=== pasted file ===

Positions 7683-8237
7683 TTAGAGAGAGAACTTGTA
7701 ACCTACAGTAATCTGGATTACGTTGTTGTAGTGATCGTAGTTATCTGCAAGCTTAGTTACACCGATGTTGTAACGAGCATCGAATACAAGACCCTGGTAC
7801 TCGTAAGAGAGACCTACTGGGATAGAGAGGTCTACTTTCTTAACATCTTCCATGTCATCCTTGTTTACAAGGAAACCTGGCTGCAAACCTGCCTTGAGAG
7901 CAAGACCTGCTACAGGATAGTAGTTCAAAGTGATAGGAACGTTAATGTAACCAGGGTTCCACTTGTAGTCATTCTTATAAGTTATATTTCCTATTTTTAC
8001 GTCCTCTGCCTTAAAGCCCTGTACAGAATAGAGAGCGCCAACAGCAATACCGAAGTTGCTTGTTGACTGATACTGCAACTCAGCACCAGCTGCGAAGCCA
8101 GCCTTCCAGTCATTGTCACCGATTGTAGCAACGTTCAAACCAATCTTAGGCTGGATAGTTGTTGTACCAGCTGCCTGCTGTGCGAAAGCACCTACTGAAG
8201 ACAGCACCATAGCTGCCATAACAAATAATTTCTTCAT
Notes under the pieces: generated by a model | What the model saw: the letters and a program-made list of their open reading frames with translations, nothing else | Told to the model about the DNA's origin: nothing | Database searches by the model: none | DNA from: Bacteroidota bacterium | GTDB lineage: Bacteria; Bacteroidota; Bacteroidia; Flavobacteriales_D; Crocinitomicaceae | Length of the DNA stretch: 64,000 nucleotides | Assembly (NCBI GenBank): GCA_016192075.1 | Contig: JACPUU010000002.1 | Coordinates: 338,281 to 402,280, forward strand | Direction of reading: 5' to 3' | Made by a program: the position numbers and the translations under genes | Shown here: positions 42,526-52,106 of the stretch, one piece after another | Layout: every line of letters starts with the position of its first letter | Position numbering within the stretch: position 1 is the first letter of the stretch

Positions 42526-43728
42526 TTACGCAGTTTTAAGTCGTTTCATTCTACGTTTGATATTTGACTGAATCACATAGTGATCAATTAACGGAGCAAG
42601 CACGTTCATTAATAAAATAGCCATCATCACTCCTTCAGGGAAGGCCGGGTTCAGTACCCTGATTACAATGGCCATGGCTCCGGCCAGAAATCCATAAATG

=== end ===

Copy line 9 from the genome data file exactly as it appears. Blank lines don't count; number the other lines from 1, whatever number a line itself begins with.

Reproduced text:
Notes under the pieces: generated by a model | What the model saw: the letters and a program-made list of their open reading frames with translations, nothing else | Told to the model about the DNA's origin: nothing | Database searches by the model: none | DNA from: Bacteroidota bacterium | GTDB lineage: Bacteria; Bacteroidota; Bacteroidia; Flavobacteriales_D; Crocinitomicaceae | Length of the DNA stretch: 64,000 nucleotides | Assembly (NCBI GenBank): GCA_016192075.1 | Contig: JACPUU010000002.1 | Coordinates: 338,281 to 402,280, forward strand | Direction of reading: 5' to 3' | Made by a program: the position numbers and the translations under genes | Shown here: positions 42,526-52,106 of the stretch, one piece after another | Layout: every line of letters starts with the position of its first letter | Position numbering within the stretch: position 1 is the first letter of the stretch